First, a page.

Skip to main content

, ,

The pitfalls of rushed credit decisions

The pressure to make quick decisions can often compromise the integrity of due diligence processes. When faced with tight deadlines and mounting expectations, credit managers may find themselves forced to cut corners and make rushed decisions.

The pressure to make quick decisions can often compromise the integrity of due diligence processes. When faced with tight deadlines and mounting expectations, credit managers may find themselves forced to cut corners and make rushed decisions.

Why it matters: Maintaining a balance between efficiency and thoroughness is crucial to ensuring accurate risk assessments and protecting the company’s interests when financial stakes are high.

By the numbers: According to a recent eNews poll, 79% of credit professionals said that their companies have experienced adverse consequences due to a lack of due diligence.

It is important to maintain due diligence standards, even in the face of intense pressure. “In my early career at a different company, we faced C-Suite pressure to onboard a Turkish company without adequate data,” said Annette Hagemann, ICCE, CPC, CCP, director of global credit at APL Logistics North America (Scottsdale, AZ). “This decision not only caused issues but also resulted in unpaid invoices. And in another previous position, we had a customer in Mexico whom we met with and got payment assurances for, but we couldn’t get its financials and had already made this company a distributor. My mistake was not pushing harder to get that information.”

Whether a buyer is local or international, due diligence is essential. Hagemann, serving customers across six regions, has developed a comprehensive credit policy and a customer onboarding ‘cheat sheet’ detailing necessary criteria and information from customers in each region. “We also have credit insurance in place which triggers reporting within 60 days of being past due and creates an email trail of information,” she said. “If we’re not able to get that information we escalate the situation to senior management so that it can be resolved, and they are aware that we are doing our due diligence.”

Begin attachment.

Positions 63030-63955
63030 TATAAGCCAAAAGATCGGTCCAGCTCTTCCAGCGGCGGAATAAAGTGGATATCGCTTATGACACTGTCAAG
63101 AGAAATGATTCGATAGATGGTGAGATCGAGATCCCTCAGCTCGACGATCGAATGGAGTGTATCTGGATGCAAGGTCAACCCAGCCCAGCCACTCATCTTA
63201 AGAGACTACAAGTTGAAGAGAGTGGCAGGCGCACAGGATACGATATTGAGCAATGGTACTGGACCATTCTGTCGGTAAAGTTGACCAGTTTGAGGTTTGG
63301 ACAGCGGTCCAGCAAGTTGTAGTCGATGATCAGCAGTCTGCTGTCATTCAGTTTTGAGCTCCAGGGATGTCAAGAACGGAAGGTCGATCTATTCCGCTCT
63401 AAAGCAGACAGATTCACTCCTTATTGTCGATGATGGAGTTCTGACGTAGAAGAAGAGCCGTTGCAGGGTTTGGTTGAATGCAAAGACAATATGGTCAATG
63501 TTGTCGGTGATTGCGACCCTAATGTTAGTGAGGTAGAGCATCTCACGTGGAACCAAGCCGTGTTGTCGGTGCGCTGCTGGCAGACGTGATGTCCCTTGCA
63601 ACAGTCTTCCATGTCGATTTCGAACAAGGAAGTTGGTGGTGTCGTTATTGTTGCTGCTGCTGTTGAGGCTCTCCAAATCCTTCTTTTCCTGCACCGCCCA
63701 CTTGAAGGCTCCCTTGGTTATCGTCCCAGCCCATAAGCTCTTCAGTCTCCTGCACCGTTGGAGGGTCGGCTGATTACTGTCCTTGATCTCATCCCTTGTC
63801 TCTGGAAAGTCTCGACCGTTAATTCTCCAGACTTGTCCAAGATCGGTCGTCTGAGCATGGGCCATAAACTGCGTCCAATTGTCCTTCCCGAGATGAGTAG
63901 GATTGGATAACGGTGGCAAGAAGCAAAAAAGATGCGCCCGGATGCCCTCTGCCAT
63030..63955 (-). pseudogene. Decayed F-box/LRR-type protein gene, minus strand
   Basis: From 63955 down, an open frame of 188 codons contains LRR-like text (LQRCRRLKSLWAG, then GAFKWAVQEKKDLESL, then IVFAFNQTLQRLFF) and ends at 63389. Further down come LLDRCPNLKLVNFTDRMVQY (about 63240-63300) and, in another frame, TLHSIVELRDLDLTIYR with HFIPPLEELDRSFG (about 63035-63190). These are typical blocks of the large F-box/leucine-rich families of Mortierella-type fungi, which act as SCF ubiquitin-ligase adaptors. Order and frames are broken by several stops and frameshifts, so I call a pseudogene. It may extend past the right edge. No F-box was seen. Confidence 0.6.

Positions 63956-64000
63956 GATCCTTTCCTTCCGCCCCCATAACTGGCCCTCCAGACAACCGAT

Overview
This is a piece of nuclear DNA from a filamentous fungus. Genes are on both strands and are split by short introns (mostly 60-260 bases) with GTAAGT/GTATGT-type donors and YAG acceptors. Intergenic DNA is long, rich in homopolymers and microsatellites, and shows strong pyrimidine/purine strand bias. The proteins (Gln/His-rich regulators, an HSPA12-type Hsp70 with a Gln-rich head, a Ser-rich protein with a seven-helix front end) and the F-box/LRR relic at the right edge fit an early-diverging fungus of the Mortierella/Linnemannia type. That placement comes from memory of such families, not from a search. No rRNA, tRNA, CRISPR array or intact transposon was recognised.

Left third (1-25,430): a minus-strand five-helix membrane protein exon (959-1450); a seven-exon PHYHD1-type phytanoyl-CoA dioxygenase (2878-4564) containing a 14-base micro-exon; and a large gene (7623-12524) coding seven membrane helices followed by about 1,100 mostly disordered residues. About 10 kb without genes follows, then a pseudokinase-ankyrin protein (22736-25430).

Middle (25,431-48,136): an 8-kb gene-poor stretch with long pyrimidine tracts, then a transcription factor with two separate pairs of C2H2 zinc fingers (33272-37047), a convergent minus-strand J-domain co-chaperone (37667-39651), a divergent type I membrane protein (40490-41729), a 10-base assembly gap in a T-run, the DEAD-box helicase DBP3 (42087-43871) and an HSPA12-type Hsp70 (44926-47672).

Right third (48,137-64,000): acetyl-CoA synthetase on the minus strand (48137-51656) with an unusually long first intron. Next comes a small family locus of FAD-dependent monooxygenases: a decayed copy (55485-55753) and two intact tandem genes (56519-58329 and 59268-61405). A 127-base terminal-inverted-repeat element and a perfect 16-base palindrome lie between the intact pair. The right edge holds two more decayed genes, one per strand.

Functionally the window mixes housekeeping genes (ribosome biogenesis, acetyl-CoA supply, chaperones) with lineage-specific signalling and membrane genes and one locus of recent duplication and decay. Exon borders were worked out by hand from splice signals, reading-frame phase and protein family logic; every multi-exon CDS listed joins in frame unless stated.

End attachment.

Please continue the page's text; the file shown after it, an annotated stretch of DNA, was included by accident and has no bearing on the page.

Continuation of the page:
The process of due diligence will vary depending on the company, industry and customer. Hard due diligence primarily focuses on concrete aspects such as financial statements, market data, legal documentation, physical assets and operational processes. Soft due diligence considers factors such as management team competence, corporate culture, brand reputation, customer relationships and industry trends.

“Hard due diligence concerning the numbers and data in B2B credit is often a labor-intensive investment to even gather the appropriate financial records, much less properly analyze them to ascertain risk,” said Steven Prensner, CBA, senior credit analyst at MasterBrand Cabinets, Inc. (Jasper, IN). “Soft due diligence is often equally important but even harder to evaluate as credit professionals are not always the primary customer relationship contact. There are many factors for business success that the numbers cannot capture, like quality of management, company culture, customer base loyalty, manufacturing flexibility and similar elements.”

It’s not only the credit team that needs to do due diligence, but also the entire company, said Gary Juliano, CCE, credit manager at ATI Specialty Materials (Monroe, NC). “There has to be good synergy between finance, operations and credit so that everybody’s aware of the situation.”

Maintain regular communication with the sales department and consider participating in their conference calls to enhance collaboration and insight. “Make sure you have a pulse on what’s going on in the market and make sure to talk to your customers or your partners,” Juliano said. “Build relationships through customer visits or conference calls. This will aid in your due diligence and provide insights about your business, customer and product.”

Developing a checklist or questionnaires for onboarding customers will help you stay organized and collect meaningful information. “This helps me track the various elements critical to assess and score the risk in your specific industry,” Prensner said. “As the relationship progresses, your team can cross-reference back to past and current scores to help spot trends and hedge against increased risk exposure in the future.”

Hagemann rates her customers on a one-to-five scale, one being the most critical because they’re slow payers or they’re a brand-new company that we’re closely watching. “We also take a look at outside credit reporting for financial information and input into an SAP database,” she said. “That way, we can easily evaluate our customers on a daily basis in addition to having guidelines in place.”

Use your resources. Hagemann uses NACM and FCIB as sources for information such as monthly country risk analysis. “I also make sure to use Know Your Customer (KYC) practices to truly understand a business and gather all the information that we need to make a credit decision.”

The bottom line: To mitigate the risks associated with rushed decisions in credit management due diligence, organizations must prioritize a culture of thoroughness, diligence, and integrity.

Jamilex Gotay, editorial associate

Jamilex Gotay, a Towson University alum, holds a B.S. in English. Her creative writing background fuels her success as a writer, journalist and award-winning poet. Fluent in English and Spanish, with intermediate French skills, she’s passionate about travel and forging connections. When not crafting her latest B2B credit story, she enjoys quality time with loved ones, outdoor pursuits and creative activities.

More Coverage